Mookie and Marvin left walked out and stood for a moment on the precinct front cement top landing, just kind of looking down the street to see if anybody was spying them. They didn't see anything and started walking home.
Sergeant Jenkins was getting his papers and thoughts together for the Mayor's meeting in an hour. He loaded a few things into his brief case and called the DA's Office. He let them know about the meeting in an hour. They weren't invited, but they appreciated being kept informed. Jenkins said he would let them know what it was about if he thought it remotely involved them.
He headed out the door and went out to his car and started to drive down town to the Mayor's office. Upon arriving he spotted remote news vans from channels 2, 5, 7, and 9. Reporters were all on the outside steps of City Hall doing their normal audio and video checks. Jenkins wondered what this was all about. He hoped he was not to have some press conference sprung on his without some advance notice. That would be most unlike the Mayor and his staff.
He climbed the stairs up to the front doors. No one from the new media paid any attention to him at all.
He went into the Mayor's office reception area and told the receptionist who he was. He took a seat in one of the chairs and waited, fumbling through some old magazines eyeballing just the covers. The mayor came out of his office and greeted him.
"Jim, thanks for coming on such short notice," said the Mayor with a big smile. "Please come on in. Martha, please hold all my calls."
They both went into the Mayor's plush office. Jenkins took a chair in front of the Mayor's large cherry desk, as he motioned.
"Jim, I asked you here to fill me on from your perspective on the case," began the Mayor. "I've talked to Capt. Moss, but he is just too politically correct to really believe even half of what he blows your way. What's happening up to this point?"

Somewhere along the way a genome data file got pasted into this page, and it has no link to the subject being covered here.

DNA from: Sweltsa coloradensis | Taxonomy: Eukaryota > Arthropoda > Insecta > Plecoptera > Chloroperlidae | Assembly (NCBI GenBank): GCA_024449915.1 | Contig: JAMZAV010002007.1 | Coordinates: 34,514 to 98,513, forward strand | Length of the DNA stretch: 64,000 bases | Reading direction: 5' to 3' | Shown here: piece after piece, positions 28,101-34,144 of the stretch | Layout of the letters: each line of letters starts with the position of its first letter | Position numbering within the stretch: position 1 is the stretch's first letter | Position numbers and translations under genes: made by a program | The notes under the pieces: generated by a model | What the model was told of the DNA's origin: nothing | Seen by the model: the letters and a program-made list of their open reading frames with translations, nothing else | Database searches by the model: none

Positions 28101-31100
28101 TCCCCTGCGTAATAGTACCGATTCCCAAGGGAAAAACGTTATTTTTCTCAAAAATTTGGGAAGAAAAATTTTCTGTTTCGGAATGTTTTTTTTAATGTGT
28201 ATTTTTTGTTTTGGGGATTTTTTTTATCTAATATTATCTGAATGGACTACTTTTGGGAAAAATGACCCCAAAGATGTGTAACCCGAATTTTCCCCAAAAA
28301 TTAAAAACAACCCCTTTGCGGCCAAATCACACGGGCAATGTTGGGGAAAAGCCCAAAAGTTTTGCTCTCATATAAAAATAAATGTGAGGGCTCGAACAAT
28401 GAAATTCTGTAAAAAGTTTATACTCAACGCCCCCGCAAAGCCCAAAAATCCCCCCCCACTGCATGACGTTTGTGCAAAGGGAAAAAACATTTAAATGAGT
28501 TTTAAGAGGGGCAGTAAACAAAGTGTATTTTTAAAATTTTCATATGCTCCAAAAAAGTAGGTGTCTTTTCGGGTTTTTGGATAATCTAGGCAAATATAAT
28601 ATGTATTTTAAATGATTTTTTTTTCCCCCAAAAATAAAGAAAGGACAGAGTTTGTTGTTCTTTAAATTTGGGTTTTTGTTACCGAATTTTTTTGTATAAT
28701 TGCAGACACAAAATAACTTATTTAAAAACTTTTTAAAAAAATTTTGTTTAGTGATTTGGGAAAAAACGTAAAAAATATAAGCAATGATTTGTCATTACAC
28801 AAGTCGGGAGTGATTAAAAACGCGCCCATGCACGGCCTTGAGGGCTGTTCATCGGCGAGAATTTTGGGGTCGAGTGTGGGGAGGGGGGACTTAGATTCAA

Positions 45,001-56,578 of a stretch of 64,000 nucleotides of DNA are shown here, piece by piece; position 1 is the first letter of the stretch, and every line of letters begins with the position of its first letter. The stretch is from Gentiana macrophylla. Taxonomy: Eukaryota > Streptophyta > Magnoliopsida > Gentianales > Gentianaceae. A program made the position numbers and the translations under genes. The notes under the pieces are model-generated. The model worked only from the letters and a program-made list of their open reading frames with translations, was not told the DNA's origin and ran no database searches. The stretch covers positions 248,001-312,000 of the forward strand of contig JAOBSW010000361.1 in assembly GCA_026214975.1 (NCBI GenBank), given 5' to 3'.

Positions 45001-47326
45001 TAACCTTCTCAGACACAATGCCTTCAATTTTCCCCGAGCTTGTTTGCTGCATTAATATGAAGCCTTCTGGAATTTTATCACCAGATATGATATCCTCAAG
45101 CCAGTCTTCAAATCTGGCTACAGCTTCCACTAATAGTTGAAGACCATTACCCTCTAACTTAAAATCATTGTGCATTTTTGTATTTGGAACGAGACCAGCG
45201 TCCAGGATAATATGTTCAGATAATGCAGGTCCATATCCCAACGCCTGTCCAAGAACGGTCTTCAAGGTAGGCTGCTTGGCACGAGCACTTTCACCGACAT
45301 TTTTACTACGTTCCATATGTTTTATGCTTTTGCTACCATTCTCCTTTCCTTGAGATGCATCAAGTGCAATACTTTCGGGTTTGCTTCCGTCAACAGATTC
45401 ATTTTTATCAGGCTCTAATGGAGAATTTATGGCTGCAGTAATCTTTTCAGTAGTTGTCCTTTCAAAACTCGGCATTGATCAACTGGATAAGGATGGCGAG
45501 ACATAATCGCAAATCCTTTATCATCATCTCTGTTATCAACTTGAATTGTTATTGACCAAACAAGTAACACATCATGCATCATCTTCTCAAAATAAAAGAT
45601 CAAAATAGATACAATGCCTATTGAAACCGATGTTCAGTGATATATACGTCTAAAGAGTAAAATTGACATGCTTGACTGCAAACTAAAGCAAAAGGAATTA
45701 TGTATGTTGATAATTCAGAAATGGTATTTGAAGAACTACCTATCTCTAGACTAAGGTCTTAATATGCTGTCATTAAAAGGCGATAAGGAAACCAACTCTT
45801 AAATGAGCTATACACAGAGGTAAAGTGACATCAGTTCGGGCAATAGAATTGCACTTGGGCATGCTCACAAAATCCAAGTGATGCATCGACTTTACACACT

Jenkins appreciated the Mayor's respect and honesty. It was nice to know that someone appreciated hard work and dedication.
"Seems like we have a good case against all the shooters and Motown this time," began Jenkins. We have some witnesses we hope we don't lose before the trial, plus a couple of Knight Players who vowed to testify about all of Motown's activities they know about. One of the boys was hospitalized last spring by Motown's thugs. He has a debt to repay it seems. They also volunteered to check around the neighborhood for any other witness who may testify. The DA's ready to go tomorrow with our pretrial motions. We are seeking twenty-seven counts of capital felony murder against each shooter and Motown. Judge Monroe is presiding. Thank God for that."
"Sounds like great new and good work on your precincts part," said the Mayor.
"We also got a search warrant for Motown's pad," added Jenkins. "Our people are over there right now going over ever inch of the place, forensics, photo, everyone. I'm meeting them there after our visit."
"O.K.," said the Mayor. "Is there anything you need at this point from our office?"